Here is where it's not clear what you want. Do you want to exclude just [bnɪk, bnzk]; or [bnɪk, bnzk, Zbigniew]; or [bnɪk, bnzk, Zbigniew, pueblo]...? The problem is that "possible" as opposed to "actual" is about a system of rules. We cannot directly verify what the rules are, so we substitute speaker feelings about words to fine-tune what the rules must be. So we have to separate the speakers (and their intuitions) used to construct the rules from the test subjects used to test this possible / impossible distinction (assuming that those subjects can accept "possible but non-existent" as different from "impossible and non-existent").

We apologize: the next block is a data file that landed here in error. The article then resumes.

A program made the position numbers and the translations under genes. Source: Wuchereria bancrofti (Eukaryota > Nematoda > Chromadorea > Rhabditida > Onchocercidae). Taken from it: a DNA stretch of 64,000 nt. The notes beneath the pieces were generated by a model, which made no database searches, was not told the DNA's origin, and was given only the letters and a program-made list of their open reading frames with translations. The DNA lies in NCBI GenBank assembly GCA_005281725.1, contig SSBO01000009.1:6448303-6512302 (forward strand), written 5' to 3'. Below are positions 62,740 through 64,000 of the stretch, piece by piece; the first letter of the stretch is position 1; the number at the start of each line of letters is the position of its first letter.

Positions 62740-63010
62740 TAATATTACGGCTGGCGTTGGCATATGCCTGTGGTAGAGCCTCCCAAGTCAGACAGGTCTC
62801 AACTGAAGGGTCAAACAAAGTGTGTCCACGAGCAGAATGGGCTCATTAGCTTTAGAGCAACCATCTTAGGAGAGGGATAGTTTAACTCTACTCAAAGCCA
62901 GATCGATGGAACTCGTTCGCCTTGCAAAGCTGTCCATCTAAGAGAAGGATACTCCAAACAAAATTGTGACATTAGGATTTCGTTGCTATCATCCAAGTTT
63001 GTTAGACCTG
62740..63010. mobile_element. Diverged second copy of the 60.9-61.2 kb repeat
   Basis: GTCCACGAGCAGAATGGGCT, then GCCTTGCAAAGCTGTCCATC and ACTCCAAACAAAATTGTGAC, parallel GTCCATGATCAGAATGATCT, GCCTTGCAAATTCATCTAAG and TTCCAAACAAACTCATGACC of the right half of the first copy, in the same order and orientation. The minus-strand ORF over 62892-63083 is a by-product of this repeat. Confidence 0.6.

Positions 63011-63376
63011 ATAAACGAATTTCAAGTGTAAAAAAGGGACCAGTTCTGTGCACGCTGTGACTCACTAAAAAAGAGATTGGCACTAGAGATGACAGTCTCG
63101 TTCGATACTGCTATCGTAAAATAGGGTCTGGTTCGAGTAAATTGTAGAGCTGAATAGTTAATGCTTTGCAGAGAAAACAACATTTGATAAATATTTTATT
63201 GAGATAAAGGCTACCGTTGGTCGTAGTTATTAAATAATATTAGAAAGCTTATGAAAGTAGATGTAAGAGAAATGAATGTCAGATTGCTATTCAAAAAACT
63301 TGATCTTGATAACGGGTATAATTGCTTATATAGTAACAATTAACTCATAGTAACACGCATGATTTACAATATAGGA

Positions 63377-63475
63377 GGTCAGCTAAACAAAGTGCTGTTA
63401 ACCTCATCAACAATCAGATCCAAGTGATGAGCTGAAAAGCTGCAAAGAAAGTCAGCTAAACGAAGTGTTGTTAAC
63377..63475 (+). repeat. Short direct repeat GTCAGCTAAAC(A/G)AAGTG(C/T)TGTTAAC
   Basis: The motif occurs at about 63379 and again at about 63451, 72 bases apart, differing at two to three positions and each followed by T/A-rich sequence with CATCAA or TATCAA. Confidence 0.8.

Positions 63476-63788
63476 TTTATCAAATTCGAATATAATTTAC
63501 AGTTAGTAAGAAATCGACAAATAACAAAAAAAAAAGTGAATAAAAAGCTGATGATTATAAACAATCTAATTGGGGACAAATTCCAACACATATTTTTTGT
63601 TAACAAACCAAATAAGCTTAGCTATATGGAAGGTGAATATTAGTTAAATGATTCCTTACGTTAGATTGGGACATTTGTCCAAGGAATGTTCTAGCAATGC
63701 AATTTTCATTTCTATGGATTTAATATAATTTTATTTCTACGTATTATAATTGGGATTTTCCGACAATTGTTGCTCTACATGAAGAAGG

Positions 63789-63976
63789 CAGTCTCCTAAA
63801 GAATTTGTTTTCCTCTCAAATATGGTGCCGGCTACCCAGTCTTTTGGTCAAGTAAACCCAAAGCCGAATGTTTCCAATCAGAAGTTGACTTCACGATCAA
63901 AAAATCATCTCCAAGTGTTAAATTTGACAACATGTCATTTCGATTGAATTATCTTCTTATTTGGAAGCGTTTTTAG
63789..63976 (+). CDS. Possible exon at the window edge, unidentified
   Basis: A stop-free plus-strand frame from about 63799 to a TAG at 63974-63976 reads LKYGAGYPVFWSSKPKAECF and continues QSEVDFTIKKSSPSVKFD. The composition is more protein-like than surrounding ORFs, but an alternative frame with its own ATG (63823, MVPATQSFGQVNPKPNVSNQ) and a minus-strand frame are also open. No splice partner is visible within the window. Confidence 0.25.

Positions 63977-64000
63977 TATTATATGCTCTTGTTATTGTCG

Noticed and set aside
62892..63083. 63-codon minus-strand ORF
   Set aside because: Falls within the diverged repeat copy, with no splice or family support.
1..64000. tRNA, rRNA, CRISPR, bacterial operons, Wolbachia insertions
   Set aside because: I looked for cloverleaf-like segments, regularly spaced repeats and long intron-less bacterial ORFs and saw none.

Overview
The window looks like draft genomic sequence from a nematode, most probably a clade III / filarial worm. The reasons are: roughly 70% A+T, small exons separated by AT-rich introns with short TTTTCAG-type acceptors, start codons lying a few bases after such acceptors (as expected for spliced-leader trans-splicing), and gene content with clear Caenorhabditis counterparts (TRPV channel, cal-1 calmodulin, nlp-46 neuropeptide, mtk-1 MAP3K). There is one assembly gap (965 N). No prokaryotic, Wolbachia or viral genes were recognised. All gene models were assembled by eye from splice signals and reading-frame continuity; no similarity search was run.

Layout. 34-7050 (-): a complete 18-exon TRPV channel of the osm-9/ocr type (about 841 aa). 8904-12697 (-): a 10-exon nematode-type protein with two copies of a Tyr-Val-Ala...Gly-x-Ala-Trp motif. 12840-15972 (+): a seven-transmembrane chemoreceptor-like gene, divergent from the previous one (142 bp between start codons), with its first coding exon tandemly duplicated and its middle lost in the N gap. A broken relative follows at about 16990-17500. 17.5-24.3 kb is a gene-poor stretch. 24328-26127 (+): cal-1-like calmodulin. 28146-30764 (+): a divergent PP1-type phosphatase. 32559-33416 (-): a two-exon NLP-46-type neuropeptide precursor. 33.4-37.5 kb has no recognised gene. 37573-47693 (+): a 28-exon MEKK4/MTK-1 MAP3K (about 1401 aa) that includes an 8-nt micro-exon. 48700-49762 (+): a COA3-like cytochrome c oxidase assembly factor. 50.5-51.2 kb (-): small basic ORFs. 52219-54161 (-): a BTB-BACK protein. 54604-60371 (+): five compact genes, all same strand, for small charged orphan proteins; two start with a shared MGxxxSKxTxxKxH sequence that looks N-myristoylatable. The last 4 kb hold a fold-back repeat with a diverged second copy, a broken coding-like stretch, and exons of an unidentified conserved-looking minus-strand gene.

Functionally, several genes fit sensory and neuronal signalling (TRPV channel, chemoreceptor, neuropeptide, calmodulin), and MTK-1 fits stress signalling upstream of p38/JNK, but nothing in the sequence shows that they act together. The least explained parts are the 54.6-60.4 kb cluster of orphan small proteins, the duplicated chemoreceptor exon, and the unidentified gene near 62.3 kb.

Since we are in the realm of the little-explored, the domain is ripe for pilot experiments. For example, if you give Hindi speakers a Sanskrit text, "how Hindi" are the words judged to be (controlling for actual knowledge of Sanskrit) – maybe just giving uninflected roots? Same with Bengali, Sindhi, Dogri or Sinhalese – in Devanagari. And likewise Tamil or Telugu; or Pashto; or Khmer; or Dinka. The segmental inventory of Dinka is so different that you would face serious spelling problems (vowel phonation, tone, diphthongs). I think I could distinguish a Tamil Devanagari corpus from a Hindi Devanagari corpus (having only a superficial linguist's knowledge of either) based on the "appearance" of Tamil, provided you could come up with a consistent scheme for converting தமிழ் அரிச்சுவடி to देवनागरी (dealing with the extra vowel and consonant letters). I don't think that [māṭu] violates any strong phonotactics of Hindi (cf. जाति [jāti]), which I suppose is a tadbhava word so not "really" Hindi). My conjecture is that after eliminating the Tamil e/ē (etc.) contrast, admissible Tamil strings are technically a proper subset of admissible Hindi strings, but if you did a statistical study of words, the majority of Tamil words have a different phonotactic pattern (more syllables, severe coda restrictions) from that of Hindi (fewer syllables, fewer polysyllabic V-final words), which could influence judgments of Hindi-ness.